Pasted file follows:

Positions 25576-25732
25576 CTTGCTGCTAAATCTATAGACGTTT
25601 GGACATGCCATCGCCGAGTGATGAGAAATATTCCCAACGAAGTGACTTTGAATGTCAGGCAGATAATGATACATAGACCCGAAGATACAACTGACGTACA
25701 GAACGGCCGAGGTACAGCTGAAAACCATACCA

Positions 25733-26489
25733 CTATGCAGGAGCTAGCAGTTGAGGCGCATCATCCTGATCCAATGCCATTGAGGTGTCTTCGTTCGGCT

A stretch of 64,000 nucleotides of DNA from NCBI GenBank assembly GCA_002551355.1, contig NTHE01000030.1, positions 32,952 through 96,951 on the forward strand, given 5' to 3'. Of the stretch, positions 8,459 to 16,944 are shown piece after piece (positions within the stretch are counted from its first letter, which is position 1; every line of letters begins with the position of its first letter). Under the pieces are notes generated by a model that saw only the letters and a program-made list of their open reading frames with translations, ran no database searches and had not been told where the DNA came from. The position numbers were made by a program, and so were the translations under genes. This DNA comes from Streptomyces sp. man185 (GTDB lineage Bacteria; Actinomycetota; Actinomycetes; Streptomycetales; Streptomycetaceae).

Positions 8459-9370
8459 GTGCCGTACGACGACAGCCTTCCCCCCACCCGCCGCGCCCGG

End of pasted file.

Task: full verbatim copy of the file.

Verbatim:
Positions 25576-25732
25576 CTTGCTGCTAAATCTATAGACGTTT
25601 GGACATGCCATCGCCGAGTGATGAGAAATATTCCCAACGAAGTGACTTTGAATGTCAGGCAGATAATGATACATAGACCCGAAGATACAACTGACGTACA
25701 GAACGGCCGAGGTACAGCTGAAAACCATACCA

Positions 25733-26489
25733 CTATGCAGGAGCTAGCAGTTGAGGCGCATCATCCTGATCCAATGCCATTGAGGTGTCTTCGTTCGGCT

A stretch of 64,000 nucleotides of DNA from NCBI GenBank assembly GCA_002551355.1, contig NTHE01000030.1, positions 32,952 through 96,951 on the forward strand, given 5' to 3'. Of the stretch, positions 8,459 to 16,944 are shown piece after piece (positions within the stretch are counted from its first letter, which is position 1; every line of letters begins with the position of its first letter). Under the pieces are notes generated by a model that saw only the letters and a program-made list of their open reading frames with translations, ran no database searches and had not been told where the DNA came from. The position numbers were made by a program, and so were the translations under genes. This DNA comes from Streptomyces sp. man185 (GTDB lineage Bacteria; Actinomycetota; Actinomycetes; Streptomycetales; Streptomycetaceae).

Positions 8459-9370
8459 GTGCCGTACGACGACAGCCTTCCCCCCACCCGCCGCGCCCGG